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Did you know?
  • The original Rudolph did not have a red nose. In that day and age, red noses were seen as an indicator of chronic alcoholism and Montgomery Ward didn’t want him to look like a drunkard. To complete the original picture, he was almost named Reginald or Rollo.
  • The Christmas wreath was originally hung as a symbol of Jesus. The holly represents his crown of thorns and the red berries the blood he shed.
  • The three traditional colors of most Christmas decorations are red, green and gold. Red symbolizes the blood of Christ, green symbolized life and rebirth, and gold represents light, royalty and wealth.
  • Tinsel was invented in 1610 in Germany and was once made of real silver.
  • The oldest artificial Christmas trees date back to the late 1800s and were made of green raffia (think grass hula skirts) or dyed goose feathers. Next the Addis Brush Company used their machinery that wove toilet brushes to create pine-like branches for artificial Christmas trees that were less flammable and could hold heavier decorations.
  • ‘Jingle Bells’ – the popular Christmas song was composed by James Pierpont in Massachusetts, America. It was, however, written for thanksgiving and not Christmas.
  • Coca-Cola was the first company that used Santa Claus during the winter season for promotion.
  • Hallmark introduced their first Christmas cards in 1915.
  • The first recorded date of Christmas being celebrated on December 25th was in 336, during the time of the Roman Emperor Constantine. A few years later, Pope Julius I officially declared that the birth of Jesus would be celebrated on that day.
  • Santa Claus's sleigh is led by eight reindeer: Dasher, Dancer, Prancer, Vixen, Comet, Cupid, Dunder (variously spelled Donder and Donner), and Blixem (variously spelled Blixen and Blitzen), with Rudolph being a 20th-century inclusion.
  • Outdoor Christmas lights on homes evolved from decorating the traditional Christmas tree and house with candles during the Christmas season. Lighting the tree with small candles dates back to the 17th century and originated in Germany before spreading to Eastern Europe.
  • That big, jolly man in the red suit with a white beard didn’t always look that way. Prior to 1931, Santa was depicted as everything from a tall gaunt man to a spooky-looking elf. He has donned a bishop's robe and a Norse huntsman's animal skin. When Civil War cartoonist Thomas Nast drew Santa Claus for Harper's Weekly in 1862, Santa was a small elflike figure who supported the Union. Nast continued to draw Santa for 30 years, changing the color of his coat from tan to the red he’s known for today.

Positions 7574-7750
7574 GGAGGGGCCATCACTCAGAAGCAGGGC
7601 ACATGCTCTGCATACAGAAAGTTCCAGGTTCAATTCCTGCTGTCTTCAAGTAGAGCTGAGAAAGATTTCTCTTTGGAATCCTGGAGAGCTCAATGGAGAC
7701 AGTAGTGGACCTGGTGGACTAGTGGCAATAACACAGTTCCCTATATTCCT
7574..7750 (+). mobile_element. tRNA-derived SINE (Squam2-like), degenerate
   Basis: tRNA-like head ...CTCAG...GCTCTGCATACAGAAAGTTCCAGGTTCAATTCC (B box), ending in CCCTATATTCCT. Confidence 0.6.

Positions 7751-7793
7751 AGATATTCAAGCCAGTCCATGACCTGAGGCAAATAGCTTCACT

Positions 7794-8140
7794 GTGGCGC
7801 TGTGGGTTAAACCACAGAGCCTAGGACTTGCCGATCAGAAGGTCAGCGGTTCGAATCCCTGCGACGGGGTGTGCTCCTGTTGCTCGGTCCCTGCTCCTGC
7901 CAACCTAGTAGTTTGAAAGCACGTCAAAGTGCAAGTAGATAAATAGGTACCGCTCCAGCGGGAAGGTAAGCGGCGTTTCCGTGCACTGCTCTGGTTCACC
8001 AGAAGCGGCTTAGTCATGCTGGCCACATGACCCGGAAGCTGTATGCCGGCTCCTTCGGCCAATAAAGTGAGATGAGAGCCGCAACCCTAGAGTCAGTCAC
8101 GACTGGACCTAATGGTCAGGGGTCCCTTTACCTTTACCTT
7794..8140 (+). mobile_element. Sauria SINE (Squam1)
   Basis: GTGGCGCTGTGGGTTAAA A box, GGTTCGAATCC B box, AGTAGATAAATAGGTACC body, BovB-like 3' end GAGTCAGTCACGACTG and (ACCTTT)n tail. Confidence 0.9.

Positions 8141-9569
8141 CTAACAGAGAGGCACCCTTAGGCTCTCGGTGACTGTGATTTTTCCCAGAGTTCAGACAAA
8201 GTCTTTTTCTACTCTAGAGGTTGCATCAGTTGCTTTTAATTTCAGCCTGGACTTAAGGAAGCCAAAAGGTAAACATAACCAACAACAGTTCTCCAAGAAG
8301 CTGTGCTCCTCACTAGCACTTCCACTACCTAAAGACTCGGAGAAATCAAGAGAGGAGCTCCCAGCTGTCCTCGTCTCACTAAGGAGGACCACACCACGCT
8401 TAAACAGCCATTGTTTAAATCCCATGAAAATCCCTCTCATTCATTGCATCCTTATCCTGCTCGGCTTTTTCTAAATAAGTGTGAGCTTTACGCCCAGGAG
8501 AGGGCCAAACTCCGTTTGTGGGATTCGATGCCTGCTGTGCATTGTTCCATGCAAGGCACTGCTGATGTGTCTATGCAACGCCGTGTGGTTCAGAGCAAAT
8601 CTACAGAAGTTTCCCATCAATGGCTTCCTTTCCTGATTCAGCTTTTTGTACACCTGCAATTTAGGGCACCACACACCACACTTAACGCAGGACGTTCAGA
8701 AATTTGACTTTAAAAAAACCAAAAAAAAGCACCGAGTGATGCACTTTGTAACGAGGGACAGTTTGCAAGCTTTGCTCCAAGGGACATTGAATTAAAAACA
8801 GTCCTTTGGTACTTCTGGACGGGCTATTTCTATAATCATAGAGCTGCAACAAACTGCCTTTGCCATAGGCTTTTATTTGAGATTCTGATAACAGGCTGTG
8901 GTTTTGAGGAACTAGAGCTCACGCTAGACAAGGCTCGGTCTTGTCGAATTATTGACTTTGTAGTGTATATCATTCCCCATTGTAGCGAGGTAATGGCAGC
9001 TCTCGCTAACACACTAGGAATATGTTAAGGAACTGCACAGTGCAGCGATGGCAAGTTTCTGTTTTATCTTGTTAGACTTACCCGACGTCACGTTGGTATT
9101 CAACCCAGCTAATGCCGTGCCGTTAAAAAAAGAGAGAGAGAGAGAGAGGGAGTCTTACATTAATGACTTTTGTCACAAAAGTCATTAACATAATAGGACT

• Christmas 2018 countdown has already begun. Will you be ready??? Why do we love Christmas? It's all about the traditions. In this chaotic world we can miss the "good old days." Christmas reminds us of that time.


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    About fremontlights

    • Rank
      Distinguished Member
    • Birthday 09/10/1977

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    • Location
      Fremont, WI
    • Biography
      Married.....with children! 3 to be exact. Volunteer firefighter and training officer for county hazmat team.
    • Interests
      Firefighting and hazmat. Decorating for christmas.
    • Occupation
      Electrician at Pierce Manufacturing
    • About my display
      2009-First year animated with 32 channels and 35,000 lights.

      2010-80 channels and about 45,000 lights. New this year will be a 20' megatree, arches and a secret project that will be revealed in November.

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    1. Glad to see new people from Wisconsin. Of course you all have to be in the southern part of the state where you are 2 hours away from me. We have a descent amount of displays in northeast Wisconsin but only a few of us on the forums. A lot of us veterans have moved to another forum though. Check out www.Holidayuniversity.com. There is better info over there and less political bs.
    2. It is not how much but how it is displayed. I'm not trying to pick on blowmolders because I like them myself but I have seen displays cluttered with them on every square inch of space. To me, it is too much. But that is my opinion and taste. The people that do those displays think it looks awesome but might think mine isn't very good. I think a good display should have a moderate amount of lights everywhere spread out evenly. Having decorations like blowmolds, inflatables, or other stuff like that really helps. Having lights and only lights, to me, is kind of boring to a certain extent